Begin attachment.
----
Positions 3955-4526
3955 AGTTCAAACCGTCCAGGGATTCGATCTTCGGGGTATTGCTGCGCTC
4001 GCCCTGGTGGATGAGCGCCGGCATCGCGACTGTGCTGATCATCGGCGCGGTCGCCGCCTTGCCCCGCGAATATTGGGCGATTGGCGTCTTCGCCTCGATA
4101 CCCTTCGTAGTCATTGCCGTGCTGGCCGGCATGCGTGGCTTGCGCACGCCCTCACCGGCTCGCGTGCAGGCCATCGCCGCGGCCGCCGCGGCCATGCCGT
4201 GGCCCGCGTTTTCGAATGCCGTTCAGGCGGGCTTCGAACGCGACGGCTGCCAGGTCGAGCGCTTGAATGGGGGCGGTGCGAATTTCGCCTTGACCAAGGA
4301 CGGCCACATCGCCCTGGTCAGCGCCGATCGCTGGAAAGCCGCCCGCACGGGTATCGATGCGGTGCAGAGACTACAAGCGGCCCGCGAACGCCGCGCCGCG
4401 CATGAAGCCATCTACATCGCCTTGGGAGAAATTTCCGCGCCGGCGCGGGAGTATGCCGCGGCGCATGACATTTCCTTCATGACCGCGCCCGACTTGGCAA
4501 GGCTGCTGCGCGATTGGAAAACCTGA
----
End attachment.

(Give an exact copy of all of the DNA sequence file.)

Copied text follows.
Positions 3955-4526
3955 AGTTCAAACCGTCCAGGGATTCGATCTTCGGGGTATTGCTGCGCTC
4001 GCCCTGGTGGATGAGCGCCGGCATCGCGACTGTGCTGATCATCGGCGCGGTCGCCGCCTTGCCCCGCGAATATTGGGCGATTGGCGTCTTCGCCTCGATA
4101 CCCTTCGTAGTCATTGCCGTGCTGGCCGGCATGCGTGGCTTGCGCACGCCCTCACCGGCTCGCGTGCAGGCCATCGCCGCGGCCGCCGCGGCCATGCCGT
4201 GGCCCGCGTTTTCGAATGCCGTTCAGGCGGGCTTCGAACGCGACGGCTGCCAGGTCGAGCGCTTGAATGGGGGCGGTGCGAATTTCGCCTTGACCAAGGA
4301 CGGCCACATCGCCCTGGTCAGCGCCGATCGCTGGAAAGCCGCCCGCACGGGTATCGATGCGGTGCAGAGACTACAAGCGGCCCGCGAACGCCGCGCCGCG
4401 CATGAAGCCATCTACATCGCCTTGGGAGAAATTTCCGCGCCGGCGCGGGAGTATGCCGCGGCGCATGACATTTCCTTCATGACCGCGCCCGACTTGGCAA
4501 GGCTGCTGCGCGATTGGAAAACCTGA